Adrian Paunescu (Greiner Packaging) General Manager

Moving plastic from waste to worth

The fight against pollution of the environment, rivers and oceans is also the focus of our partnership with the social company Plastic Bank. Responsible action, social and sustainable commitment knows no boundaries and can bridge even the furthest distances. As the crow might fly, it is 10,010 kilometers between the Greiner headquarters in Kremsmünster and Manila. With our support in opening five Plastic Bank collection points in Manila, Greiner Packaging established a bridge despite the large distance, on the basis of which local measures can be supported to fight against a global problem.

Plastic Bank is a company building ethical recycling ecosystems in coastal communities and reprocessing the materials for reintroduction into the global manufacturing supply chain. All material collected is upgraded to Social Plastic by using it to produce new products and packaging. At the same time, the flood of plastic waste is reduced, recycling and the circular economy promoted and income for plastic collectors created. For the materials they collect, they receive a premium to cover basic family necessities such as groceries, fuel, school tuition, and health insurance. “We have to understand that it is not only about us, but is a problem for the whole of humankind,” says Gidget Velez, Country Manager of Plastic Bank in the Philippines, at a meeting with Greiner managers in Manila. “As far as I am aware, Greiner is the first company processing plastics providing support to Plastic Bank,” he comments, thanking us as a cooperation partner: “Greiner believed us when no one else did.”

Greiner Packaging supports Plastic Bank where it is most needed. After China and Indonesia, the Philippines are classified as the world’s third-largest plastic polluter. Every year, an estimated two million tonnes of Philippine plastic lands in the ocean; only the River Pasig, which divides Manila into two parts, carries approximately 64,000 tonnes of plastic waste into the South China Sea each year. When Greiner was looking for a project partner in the fight against plastic waste in 2019, Plastic Bank moved quickly into the focus. The double-pronged strategy of preventing plastic from getting into the ocean and helping people out of poverty was decisive in reaching a decision. What is more, Plastic Bank visibly upgrades the value of plastic: Collectors no longer regard plastic as waste, but as a valuable resource. An important step to contain plastic pollution in the oceans.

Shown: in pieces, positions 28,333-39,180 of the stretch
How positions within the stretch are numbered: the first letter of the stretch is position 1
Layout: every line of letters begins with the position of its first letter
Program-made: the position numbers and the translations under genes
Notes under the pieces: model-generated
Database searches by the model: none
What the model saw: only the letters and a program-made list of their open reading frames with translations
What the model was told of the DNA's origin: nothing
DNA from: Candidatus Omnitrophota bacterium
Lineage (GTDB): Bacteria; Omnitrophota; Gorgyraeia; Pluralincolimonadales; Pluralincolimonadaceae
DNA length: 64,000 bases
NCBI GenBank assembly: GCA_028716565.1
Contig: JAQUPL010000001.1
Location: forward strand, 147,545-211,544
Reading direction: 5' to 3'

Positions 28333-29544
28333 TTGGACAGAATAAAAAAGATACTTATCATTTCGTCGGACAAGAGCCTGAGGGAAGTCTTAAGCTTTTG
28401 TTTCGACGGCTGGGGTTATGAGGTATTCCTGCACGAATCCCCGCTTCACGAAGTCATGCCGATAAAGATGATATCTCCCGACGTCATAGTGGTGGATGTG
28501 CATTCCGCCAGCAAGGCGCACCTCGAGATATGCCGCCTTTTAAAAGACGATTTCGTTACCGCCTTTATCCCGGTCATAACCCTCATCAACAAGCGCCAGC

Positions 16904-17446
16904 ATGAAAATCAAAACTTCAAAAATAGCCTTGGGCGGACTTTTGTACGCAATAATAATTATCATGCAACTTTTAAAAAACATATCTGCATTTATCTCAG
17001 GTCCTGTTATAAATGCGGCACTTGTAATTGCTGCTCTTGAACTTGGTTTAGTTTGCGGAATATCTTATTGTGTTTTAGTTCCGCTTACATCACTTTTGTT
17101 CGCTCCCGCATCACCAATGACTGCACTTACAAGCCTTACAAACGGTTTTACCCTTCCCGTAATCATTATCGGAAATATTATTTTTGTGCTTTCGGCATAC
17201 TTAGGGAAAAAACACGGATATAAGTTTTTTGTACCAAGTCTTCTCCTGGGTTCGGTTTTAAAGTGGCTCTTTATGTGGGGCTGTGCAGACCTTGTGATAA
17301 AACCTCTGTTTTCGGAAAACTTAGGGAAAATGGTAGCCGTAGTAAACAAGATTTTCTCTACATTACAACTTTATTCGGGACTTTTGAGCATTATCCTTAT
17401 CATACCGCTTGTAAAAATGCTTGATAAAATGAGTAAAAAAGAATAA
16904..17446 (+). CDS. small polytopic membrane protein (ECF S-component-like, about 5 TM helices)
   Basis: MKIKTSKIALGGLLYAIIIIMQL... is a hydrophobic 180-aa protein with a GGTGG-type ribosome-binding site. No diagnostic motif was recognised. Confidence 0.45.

By providing the collectors more income and thus educational opportunities, Plastic Bank allows groups of the population at the edges of society to build up a better future. Plastic Bank manager Gidget Velez describes the goal of her work: “We want to help people feel stronger. We want to give them hope.” Plastic Bank is successful in doing this, not only in the Philippines, but now also in Haiti, Indonesia, Brazil and Egypt. For Michael Frick, Global Key Account Director at Greiner Packaging, this project shows how a circular system can actually work: “Poverty is tackled by collecting plastic waste, while at the same time the environment is cleaned up and a major contribution made to the circular economy. The collectors bring the plastic. It is then sorted and subsequently processed into granulate. This is then sold to a manufacturing company which wants to use recycled materials for its products or packaging.” Greiner and the representatives of Plastic Bank are well aware how serious the situation is, says Theresa Wieser, Marketing Manager at Greiner Packaging when opening one of the collection points: “We have committed to support the communities in the fight against plastic waste on a local basis. In the period spanning only May 2019 to February 2020, a total of 175 tonnes of plastic was fished out of the sea, exceeding expectations in absolute terms.”

Circular economy
The circular economy is a model for production and consumption where existing materials and products are shared, reused, repaired, reprocessed and recycled for as long as possible. This prolongs the life cycle of products.
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Ellen MacArthur Foundation
The foundation established by British record-holding round-the-world sailor Dame Ellen MacArthur in 2009 works together with companies, political decision-makers and scientists to advocate the development and promotion of the concept of a circular economy (
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Plastic granulates are the typical delivery form for raw material manufacturers’ thermoplastics for the plastics processing industry. Plastic supplied in this form, which is similar to sand or gravel, is easier to transport because it can be poured.
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Value chain
The value chain describes the steps along the production chain in order. These activities create value, consume resources and are interconnected in various processes.